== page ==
Citizens of the Bay State have much to be thankful for this week.
On November 20th, just two days before Thanksgiving, adults over the age of 21 were able to legally purchase marijuana in the state of Massachusetts for the first time in over a century.
Massachusetts was the first state to enact marijuana prohibition — doing so on April 29th, 1911. Voters decided in favor of repealing the ban in November 2016.
“This signal to open retail marijuana establishments marks a major milestone for voters who approved legal, adult-use cannabis in our state,” Commission Chairman Steven J. Hoffman told Cannabis Now. “To get here, licensees underwent thorough background checks, passed multiple inspections and had their products tested, all to ensure public health and safety as this new industry gets up and running. As patrons look forward to visiting Massachusetts stores, we hope they will do their part by first familiarizing themselves with the law and understanding what is required of responsible consumers.”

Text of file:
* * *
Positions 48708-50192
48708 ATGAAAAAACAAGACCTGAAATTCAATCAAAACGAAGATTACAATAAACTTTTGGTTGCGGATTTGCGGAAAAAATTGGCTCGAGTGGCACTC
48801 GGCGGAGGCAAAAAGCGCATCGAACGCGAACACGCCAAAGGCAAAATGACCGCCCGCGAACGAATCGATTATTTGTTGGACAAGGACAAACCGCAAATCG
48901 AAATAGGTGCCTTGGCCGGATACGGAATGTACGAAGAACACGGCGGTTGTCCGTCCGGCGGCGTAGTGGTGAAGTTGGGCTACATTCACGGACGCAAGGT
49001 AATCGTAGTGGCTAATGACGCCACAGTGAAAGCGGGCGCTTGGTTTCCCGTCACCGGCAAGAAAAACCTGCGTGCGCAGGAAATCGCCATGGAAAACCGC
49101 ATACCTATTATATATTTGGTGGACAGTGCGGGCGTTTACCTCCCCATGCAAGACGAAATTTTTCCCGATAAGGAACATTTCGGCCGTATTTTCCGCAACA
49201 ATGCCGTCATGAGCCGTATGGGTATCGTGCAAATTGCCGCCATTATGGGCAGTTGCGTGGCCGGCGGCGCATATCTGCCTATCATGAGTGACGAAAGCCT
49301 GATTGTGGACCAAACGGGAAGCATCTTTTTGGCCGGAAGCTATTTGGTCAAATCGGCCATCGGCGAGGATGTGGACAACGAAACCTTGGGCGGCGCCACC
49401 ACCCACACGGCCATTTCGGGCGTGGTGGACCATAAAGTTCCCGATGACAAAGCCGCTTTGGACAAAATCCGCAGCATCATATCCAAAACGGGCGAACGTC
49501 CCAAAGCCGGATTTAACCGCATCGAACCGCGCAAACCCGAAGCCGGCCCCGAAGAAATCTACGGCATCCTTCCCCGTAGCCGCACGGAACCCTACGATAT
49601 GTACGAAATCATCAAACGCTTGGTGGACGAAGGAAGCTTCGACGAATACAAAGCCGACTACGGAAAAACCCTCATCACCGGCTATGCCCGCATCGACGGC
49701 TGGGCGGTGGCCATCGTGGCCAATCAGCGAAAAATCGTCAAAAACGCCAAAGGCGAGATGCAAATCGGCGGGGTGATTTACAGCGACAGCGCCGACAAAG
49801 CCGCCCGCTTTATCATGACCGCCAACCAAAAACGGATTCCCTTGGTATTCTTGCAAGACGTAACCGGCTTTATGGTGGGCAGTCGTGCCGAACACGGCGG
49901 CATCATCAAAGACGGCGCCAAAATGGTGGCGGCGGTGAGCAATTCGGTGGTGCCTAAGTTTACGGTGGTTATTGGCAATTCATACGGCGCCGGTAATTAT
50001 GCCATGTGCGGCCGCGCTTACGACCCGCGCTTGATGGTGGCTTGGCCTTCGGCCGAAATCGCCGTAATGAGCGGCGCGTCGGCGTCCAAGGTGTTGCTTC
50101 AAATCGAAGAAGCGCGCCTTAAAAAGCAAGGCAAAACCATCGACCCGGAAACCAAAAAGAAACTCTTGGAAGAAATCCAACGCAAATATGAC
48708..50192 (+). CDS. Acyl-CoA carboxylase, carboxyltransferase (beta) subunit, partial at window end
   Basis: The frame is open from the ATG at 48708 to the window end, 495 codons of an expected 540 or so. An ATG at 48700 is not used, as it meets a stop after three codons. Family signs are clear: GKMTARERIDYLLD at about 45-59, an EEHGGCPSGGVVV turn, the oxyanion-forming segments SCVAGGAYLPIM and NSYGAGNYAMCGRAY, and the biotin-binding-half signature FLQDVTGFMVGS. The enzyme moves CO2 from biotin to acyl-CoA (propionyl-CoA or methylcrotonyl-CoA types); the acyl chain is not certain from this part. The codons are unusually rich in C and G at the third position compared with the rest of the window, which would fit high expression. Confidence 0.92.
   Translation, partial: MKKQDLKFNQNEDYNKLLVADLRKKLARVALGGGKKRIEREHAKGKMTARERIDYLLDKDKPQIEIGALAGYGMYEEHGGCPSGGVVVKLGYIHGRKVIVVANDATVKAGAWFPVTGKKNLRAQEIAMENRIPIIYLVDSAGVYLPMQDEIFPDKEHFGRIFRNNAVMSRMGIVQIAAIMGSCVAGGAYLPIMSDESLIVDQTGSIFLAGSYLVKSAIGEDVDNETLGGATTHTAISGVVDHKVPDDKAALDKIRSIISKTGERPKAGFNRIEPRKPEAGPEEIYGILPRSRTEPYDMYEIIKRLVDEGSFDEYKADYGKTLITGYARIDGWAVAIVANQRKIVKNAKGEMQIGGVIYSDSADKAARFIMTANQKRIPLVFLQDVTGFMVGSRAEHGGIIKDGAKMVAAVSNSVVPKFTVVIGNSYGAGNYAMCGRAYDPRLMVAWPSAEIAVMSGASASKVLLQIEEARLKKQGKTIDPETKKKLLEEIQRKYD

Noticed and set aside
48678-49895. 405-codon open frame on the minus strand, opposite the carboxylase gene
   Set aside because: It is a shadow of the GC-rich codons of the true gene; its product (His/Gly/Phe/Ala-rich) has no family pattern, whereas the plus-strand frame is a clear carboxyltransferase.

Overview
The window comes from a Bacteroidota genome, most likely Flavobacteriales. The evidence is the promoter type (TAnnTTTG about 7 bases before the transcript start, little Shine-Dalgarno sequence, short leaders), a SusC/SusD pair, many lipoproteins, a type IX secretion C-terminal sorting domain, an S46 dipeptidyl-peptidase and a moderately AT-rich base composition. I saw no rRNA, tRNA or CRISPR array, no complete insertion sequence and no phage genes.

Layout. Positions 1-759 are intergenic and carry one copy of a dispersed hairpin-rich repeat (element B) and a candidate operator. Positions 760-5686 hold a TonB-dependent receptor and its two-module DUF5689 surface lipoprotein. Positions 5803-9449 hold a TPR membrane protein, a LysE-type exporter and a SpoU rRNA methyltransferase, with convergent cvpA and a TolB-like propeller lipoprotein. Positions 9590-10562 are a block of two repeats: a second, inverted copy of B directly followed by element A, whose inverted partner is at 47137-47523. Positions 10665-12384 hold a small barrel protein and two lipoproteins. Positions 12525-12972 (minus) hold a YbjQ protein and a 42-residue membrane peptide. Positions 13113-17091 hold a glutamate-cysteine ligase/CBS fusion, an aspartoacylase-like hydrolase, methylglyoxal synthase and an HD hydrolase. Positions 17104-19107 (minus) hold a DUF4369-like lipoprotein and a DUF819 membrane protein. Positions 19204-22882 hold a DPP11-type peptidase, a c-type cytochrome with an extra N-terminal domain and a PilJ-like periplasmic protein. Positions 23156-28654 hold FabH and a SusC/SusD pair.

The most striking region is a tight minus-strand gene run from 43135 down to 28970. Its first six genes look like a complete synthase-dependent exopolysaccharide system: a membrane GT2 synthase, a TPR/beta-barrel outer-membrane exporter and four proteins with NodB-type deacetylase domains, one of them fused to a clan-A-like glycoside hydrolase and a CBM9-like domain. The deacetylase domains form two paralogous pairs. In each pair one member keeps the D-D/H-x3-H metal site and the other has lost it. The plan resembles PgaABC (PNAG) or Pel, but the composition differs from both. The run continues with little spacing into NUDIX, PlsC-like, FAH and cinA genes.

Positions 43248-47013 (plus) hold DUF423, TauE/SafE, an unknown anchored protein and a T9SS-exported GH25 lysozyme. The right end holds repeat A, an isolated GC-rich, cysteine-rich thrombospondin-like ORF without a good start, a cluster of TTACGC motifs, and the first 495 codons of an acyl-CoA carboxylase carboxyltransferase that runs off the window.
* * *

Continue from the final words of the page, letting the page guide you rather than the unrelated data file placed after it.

On the very same day, Representative Joe Kennedy III — who had historically been one of Congress’ leading marijuana prohibitionist — published an op-ed documenting his evolution of thinking when it comes to cannabis and announcing his new position of supporting reform.
Kennedy writes, “Given the rapid pace of state-level legalization and liberalization, I believe we must implement strong, clear, and fair federal guidelines. To do that requires us to remove marijuana from the Controlled Substances Act (CSA) and legalize it at the federal level.”